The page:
The first show starred Abbey Lincoln as guest singer and commentator for the show, and famed jazz drummer, Max Roach as Abbey’s accompanist on piano, Oluoju and Her Souls of the Earth African Dancers and Pucho and His Latin Soul Brothers band (who was the house band that offered us the space) and Jomo Logan providing some additional commentary on the African fashions.

 While promoting the show, the comments were mixed. One “brother” told Elombe, “you mean you’re gonna put some nappy headed Black ‘bitches’ on stage to model?  I’m gonna be right there in the first row laughing.”. Elombe just replied, just buy a ticket and come to the show.

The day of the show, the house was packed and people that couldn’t get in lingered outside. The show featured Clara Lewis, Black Rose, Nomsa White (now Brath), Priscilla Bardonille, Wanda Sims, Marie Toussaint, Esther Davenport and Beatrice Cranston, and male models Jimmy Abu, and Frank Adu, and actor Gus Williams opening the show with the models as he recited Marcus Garvey’s poem “Black Woman”. The show drew a standing applause and when the show was over and we looked outside, the crowd that couldn’t get in, was still there. We cleaned up the space and gave a second show that same day. The show was such a success, it inspired all of us and we planned for a follow-up show at a larger venue.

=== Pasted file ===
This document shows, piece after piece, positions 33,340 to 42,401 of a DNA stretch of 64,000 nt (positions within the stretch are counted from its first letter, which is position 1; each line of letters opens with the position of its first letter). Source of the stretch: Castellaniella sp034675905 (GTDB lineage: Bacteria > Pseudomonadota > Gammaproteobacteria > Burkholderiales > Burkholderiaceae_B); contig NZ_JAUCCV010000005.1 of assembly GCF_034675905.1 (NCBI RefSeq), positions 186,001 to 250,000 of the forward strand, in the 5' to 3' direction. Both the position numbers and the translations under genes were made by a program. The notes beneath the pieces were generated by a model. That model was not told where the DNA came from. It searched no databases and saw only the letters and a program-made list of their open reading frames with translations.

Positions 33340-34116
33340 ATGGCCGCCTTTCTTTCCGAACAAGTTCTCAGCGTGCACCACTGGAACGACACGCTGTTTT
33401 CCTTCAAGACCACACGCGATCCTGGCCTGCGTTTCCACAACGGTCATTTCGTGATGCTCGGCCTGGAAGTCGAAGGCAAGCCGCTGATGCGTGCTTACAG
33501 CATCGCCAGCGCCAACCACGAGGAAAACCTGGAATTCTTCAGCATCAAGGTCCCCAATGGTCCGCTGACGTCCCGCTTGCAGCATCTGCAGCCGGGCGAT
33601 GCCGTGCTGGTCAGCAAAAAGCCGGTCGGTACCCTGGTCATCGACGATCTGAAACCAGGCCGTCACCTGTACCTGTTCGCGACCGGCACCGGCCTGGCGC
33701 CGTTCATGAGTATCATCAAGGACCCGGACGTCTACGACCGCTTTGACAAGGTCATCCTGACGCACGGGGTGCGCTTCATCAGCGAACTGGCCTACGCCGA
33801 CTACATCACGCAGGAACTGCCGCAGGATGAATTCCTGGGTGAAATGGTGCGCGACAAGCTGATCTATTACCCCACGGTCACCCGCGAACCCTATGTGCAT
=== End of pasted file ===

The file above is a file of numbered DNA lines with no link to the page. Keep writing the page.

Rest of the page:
By now the word had gotten out, and people in the community were taking sides, pro and con. Some of the Harlem beauticians were up in arms, saying that the trend, if allowed to take hold, would take away a lot of their business. We booked a ballroom on 125th Street called the Sunset Terrace Ballroom for a follow-up show.. If memory serves me right, this would be the first event at the newly renovated space.

Ticket sales were brisk for the new date, April 1, 1962, and we were sold out before the show. The morning of the show, we got a call from Jimmy Abu who was in Harlem and he told us that “the ballroom is on fire” and the firemen were chopping the place up. We rushed to the scene on this rainy “April Fools Day” and sure enough, the place was destroyed.. Not to be outdone, I went to, first the Hotel Theresa, at 125th & 7th, which had a top floor ballroom and inquired, but to no avail, the room was booked. I went to the Celebrity Club, further east on 125th, which was also booked. I rushed up to Small’s Paradise, the venue of our first show eight years earlier, and asked what was going on in the ballroom that evening. They said “nothing” and I said I wanted to book it. They asked, “for when?” I said “for today!”. They freaked out. I, being the treasurer, had the receipts for the sold out event with me, and paid them on the spot. We stationed someone outside the burned out ballroom and someone on the phones at our studios as the phone kept ringing with people thinking the fire story was an “April Fool” joke.